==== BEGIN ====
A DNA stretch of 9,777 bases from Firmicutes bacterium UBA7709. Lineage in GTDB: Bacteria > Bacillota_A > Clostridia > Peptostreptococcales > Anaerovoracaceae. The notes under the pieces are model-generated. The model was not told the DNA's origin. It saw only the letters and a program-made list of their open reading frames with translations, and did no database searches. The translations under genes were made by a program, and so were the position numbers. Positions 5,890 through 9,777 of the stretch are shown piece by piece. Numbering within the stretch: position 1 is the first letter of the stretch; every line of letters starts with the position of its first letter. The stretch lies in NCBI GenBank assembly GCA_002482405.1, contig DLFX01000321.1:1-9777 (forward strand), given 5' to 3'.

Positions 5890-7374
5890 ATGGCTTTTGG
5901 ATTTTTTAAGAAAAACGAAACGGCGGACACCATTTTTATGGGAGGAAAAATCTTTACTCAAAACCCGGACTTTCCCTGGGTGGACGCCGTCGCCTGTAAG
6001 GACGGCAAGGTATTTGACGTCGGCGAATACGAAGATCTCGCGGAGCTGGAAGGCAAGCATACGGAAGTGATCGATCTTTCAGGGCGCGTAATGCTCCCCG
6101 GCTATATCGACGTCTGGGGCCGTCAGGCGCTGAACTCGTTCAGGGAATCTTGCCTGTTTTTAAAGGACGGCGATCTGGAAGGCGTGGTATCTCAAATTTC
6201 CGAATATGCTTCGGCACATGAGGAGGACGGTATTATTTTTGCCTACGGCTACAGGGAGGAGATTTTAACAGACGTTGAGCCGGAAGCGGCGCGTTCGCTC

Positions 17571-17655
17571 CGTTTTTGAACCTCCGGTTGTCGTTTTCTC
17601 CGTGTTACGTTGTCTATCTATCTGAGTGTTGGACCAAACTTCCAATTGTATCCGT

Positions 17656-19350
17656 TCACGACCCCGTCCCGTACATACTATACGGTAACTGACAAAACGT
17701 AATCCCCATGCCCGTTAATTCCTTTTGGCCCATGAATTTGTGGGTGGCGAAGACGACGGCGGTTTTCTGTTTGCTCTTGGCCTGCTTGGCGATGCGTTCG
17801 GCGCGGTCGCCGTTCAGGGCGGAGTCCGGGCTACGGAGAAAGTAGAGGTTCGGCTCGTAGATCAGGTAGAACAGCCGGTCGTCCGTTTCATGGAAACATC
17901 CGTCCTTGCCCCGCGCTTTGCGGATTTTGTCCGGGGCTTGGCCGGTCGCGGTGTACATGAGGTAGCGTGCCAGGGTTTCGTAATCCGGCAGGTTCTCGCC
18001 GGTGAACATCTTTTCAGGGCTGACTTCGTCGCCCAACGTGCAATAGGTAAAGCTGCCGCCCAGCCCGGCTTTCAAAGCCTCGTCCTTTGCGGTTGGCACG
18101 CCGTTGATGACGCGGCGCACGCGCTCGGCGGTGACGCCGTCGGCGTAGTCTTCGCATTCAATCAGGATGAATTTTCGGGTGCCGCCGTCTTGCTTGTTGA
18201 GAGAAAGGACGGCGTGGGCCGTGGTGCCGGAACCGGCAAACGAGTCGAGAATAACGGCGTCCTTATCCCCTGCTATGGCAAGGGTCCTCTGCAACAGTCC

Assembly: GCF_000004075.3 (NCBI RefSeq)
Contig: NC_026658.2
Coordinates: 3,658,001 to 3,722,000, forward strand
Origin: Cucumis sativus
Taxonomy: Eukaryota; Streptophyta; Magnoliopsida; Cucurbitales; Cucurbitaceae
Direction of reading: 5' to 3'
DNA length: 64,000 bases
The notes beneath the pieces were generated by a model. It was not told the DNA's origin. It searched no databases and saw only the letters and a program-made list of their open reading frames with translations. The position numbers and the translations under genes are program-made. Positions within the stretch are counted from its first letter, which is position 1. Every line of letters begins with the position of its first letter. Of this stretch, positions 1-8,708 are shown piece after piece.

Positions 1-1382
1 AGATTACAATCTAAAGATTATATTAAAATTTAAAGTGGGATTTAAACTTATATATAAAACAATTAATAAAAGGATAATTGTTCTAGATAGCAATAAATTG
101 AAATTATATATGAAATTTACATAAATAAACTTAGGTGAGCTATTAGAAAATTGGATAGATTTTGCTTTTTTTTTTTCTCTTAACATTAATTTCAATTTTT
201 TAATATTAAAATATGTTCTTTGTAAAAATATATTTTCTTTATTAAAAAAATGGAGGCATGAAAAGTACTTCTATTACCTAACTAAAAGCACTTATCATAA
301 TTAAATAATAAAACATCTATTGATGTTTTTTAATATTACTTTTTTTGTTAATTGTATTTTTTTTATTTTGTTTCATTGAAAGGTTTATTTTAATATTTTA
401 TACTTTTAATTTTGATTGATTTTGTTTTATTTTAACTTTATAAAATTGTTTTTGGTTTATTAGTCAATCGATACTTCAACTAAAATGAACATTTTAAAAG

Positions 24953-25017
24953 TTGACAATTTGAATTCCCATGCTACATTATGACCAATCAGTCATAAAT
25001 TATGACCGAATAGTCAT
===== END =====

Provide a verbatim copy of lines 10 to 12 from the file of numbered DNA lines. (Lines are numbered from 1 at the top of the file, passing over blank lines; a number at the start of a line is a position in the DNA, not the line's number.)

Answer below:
17601 CGTGTTACGTTGTCTATCTATCTGAGTGTTGGACCAAACTTCCAATTGTATCCGT

Positions 17656-19350
17656 TCACGACCCCGTCCCGTACATACTATACGGTAACTGACAAAACGT